The Gensler 2016 Workplace Survey Reveals Workplace Secrets of the Most Creative and Innovative Companies

Survey of 4,000 finds direct link between the workplace and innovation

WASHINGTON, D.C. – July 12, 2016 – Gensler today announced the results of its U.S. Workplace Survey 2016, finding that optimal workplace design is a key driver of organizational innovation. Gensler research uncovered a statistical link between the quality and functional make-up of the workplace and the level of innovation employees ascribe to their organization, and found that a high-performing workplace—one that prioritizes both individual and group work—creates an ecosystem of innovation across organizations and is a crucial predictor of how innovative an employee sees their company to be.

In a survey of more than 4,000 workers across 11 industries, Gensler, the world’s largest architecture and design firm, found that the most innovative companies provide their organizations with a diversity of well-designed spaces in which to collaborate and to focus, as well as empowering employees with the ability to work when and where best suits their work needs.

“We are seeing that workplace design is a critical part of truly innovative companies’ success. On average, employees at innovative companies have better-designed, more functional workspaces that unlock creative potential,” says Diane Hoskins, co-CEO at Gensler. “Employees truly flourish when they have room to not only collaborate but also have space to focus, and are empowered to work when and how they work best—both within their workplace, and in other locations outside it.”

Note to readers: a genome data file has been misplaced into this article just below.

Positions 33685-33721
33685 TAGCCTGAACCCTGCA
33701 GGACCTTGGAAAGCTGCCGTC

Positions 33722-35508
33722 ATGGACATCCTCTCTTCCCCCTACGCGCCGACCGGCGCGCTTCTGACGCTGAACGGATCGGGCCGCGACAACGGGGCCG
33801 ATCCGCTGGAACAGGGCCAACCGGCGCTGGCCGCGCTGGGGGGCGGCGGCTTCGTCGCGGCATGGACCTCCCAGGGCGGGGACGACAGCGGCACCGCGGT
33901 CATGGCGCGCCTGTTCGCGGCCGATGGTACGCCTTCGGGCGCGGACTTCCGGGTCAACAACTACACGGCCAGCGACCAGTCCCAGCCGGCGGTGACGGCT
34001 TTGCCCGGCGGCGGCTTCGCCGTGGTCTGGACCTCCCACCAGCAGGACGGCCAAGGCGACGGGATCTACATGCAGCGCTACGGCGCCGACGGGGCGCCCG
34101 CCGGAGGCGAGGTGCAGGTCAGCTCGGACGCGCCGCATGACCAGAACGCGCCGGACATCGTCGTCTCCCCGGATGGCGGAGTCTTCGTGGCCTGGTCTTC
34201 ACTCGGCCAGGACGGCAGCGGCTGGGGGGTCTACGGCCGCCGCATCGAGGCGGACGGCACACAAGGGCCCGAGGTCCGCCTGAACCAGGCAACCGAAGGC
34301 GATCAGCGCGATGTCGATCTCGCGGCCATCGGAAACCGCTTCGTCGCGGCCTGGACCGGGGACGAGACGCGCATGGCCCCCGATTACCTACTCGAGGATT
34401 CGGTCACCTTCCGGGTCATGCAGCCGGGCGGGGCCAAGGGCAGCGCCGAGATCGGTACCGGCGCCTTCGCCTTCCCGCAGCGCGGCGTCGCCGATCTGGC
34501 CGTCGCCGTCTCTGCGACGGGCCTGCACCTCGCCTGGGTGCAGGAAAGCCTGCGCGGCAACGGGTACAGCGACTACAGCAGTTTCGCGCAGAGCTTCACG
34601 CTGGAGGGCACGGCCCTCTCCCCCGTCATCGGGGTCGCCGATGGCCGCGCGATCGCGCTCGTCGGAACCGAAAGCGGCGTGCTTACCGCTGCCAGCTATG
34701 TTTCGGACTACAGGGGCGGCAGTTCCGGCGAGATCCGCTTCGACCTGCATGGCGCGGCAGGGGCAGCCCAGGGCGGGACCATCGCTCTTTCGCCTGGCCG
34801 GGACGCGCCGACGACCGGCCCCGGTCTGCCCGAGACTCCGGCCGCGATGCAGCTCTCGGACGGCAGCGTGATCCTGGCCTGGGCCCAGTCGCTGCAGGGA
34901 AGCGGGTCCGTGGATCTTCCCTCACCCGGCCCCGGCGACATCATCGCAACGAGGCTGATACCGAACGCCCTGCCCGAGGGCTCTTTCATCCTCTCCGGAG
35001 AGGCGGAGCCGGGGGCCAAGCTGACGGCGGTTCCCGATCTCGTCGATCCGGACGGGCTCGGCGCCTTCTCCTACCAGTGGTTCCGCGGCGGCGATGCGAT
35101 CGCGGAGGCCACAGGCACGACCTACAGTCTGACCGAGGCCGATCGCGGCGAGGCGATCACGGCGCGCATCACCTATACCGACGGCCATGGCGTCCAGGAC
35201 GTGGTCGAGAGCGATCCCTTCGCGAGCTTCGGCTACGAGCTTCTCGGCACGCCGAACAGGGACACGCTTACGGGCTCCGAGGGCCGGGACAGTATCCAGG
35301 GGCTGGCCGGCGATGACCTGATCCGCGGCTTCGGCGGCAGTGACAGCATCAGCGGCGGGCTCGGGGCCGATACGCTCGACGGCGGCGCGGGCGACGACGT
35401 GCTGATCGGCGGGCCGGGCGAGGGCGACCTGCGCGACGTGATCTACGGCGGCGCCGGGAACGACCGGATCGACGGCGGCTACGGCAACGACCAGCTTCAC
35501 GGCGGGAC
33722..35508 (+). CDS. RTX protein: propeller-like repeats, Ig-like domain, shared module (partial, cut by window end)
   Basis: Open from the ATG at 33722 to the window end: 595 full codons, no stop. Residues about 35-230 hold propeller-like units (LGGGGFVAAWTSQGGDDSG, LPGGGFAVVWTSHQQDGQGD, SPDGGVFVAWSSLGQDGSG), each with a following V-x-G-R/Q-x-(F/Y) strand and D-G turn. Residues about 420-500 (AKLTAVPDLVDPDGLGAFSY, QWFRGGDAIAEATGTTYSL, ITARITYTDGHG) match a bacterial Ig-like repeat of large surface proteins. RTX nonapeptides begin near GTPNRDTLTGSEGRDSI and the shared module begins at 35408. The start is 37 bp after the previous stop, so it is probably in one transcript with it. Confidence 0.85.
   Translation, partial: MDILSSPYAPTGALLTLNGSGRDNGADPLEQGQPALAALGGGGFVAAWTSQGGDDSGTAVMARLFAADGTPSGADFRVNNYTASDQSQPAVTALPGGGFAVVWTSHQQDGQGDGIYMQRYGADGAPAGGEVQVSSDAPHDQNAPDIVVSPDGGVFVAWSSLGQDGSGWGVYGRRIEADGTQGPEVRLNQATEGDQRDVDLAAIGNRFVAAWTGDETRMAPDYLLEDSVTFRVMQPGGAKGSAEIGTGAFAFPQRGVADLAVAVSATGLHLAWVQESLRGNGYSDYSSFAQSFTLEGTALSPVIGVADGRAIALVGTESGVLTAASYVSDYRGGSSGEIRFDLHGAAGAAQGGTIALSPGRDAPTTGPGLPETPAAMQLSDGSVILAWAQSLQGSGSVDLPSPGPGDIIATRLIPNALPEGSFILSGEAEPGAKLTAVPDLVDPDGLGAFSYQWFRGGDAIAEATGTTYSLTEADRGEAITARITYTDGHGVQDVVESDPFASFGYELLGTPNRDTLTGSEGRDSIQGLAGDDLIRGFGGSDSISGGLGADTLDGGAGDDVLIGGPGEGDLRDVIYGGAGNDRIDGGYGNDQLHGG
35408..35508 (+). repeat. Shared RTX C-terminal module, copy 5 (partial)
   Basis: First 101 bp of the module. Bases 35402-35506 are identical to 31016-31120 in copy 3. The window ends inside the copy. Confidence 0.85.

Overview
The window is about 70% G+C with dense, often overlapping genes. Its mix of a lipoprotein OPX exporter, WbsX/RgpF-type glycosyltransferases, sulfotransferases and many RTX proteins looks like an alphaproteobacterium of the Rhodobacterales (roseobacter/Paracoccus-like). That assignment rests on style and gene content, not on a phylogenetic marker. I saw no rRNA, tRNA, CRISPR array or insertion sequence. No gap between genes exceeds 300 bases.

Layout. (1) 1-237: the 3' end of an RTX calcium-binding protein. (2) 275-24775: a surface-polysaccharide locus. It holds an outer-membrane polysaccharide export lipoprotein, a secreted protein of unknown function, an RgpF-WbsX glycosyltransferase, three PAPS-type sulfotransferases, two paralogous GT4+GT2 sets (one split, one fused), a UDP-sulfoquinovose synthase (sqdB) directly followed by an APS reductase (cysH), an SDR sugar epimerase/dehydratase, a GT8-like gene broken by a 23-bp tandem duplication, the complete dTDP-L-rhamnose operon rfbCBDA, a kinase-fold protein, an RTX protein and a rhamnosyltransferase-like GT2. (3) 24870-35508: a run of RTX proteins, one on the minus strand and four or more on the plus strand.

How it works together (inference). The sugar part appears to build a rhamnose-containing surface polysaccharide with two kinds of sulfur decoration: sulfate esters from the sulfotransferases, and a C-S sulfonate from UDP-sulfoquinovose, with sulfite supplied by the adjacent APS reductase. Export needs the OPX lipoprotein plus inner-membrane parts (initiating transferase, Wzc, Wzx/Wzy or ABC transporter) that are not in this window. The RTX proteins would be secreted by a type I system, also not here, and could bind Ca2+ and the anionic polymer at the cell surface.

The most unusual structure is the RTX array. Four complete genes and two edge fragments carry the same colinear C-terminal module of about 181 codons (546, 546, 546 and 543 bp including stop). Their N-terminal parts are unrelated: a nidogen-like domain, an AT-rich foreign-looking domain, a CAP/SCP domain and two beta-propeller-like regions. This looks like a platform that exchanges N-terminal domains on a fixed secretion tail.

Creating an Innovation Ecosystem
Gensler’s 2016 U.S. Workplace Survey data provides a window into the workplaces of “top innovators” as measured by Gensler’s Innovation Index – an average of six tested and validated questions, focused on innovation, leadership, and creativity. Top innovators are determined by segmenting respondents into four groups based on their Innovation Index scores and identifying those employees ranking their companies as the most innovative in the sample. These are the top innovators, employees and organizations who are getting the workplace equation right. By comparing employees with the highest innovation index scores—those in the top quartile or 25%—to those in the bottom quartile, Gensler’s Survey identified a suite of behaviors and spatial attributes that markedly increase innovation.

According to the Gensler’s Workplace Survey, the most innovative employees have the option to work in a wide variety of spaces that meet their needs, and use that option to maximum effect – whether they need individual space to focus, a conference room to brainstorm or learn a new skill, or a social space to chat with co-workers during a coffee break. Key findings on the habits of top innovators include:

  • Innovators report spending only 74% of the work week at the office; less innovative employees spend 86% of time at the office
  • Innovators are at least 2 times more likely to have access to, and use, cafeterias, coffee shops, and outdoor spaces
  • Innovators report 2 times more access to amenities including specialty coffee, restaurants, gyms, and childcare facilities
  • Innovators overall report 2 times more choice in when and where to work

Innovation by Design
Gensler’s 2016 U.S. Workplace Survey results account for organizations across industries, geographies and age groups – but solutions, Gensler says, must be company-specific. To inspire organizational innovation and optimize performance Gensler has developed a set of design action items every organization can consider to optimize the workplace and improve performance and innovation:

  • Invest in more functional workplaces and effectively managing those functions most important to individual performance to make any space type – even open office – highly effective.
  • Diversify beyond the desk by including a variety of group work spaces inside and outside the workplace. Innovators have access to, and utilize a greater variety of spaces in and out of the office.
  • Empower the entire organizational community, not just senior leadership, with the ability to choose when and where to work. From 2013 to 2016 choice at all levels of an organization fell, but senior leadership continues to report greater choice than more professional or administrative staff.
  • Connect every employee to the meaning behind their work, their company’s mission, and the broader organizational community with design strategies that support and impact corporate purpose.

SOURCE: Gensler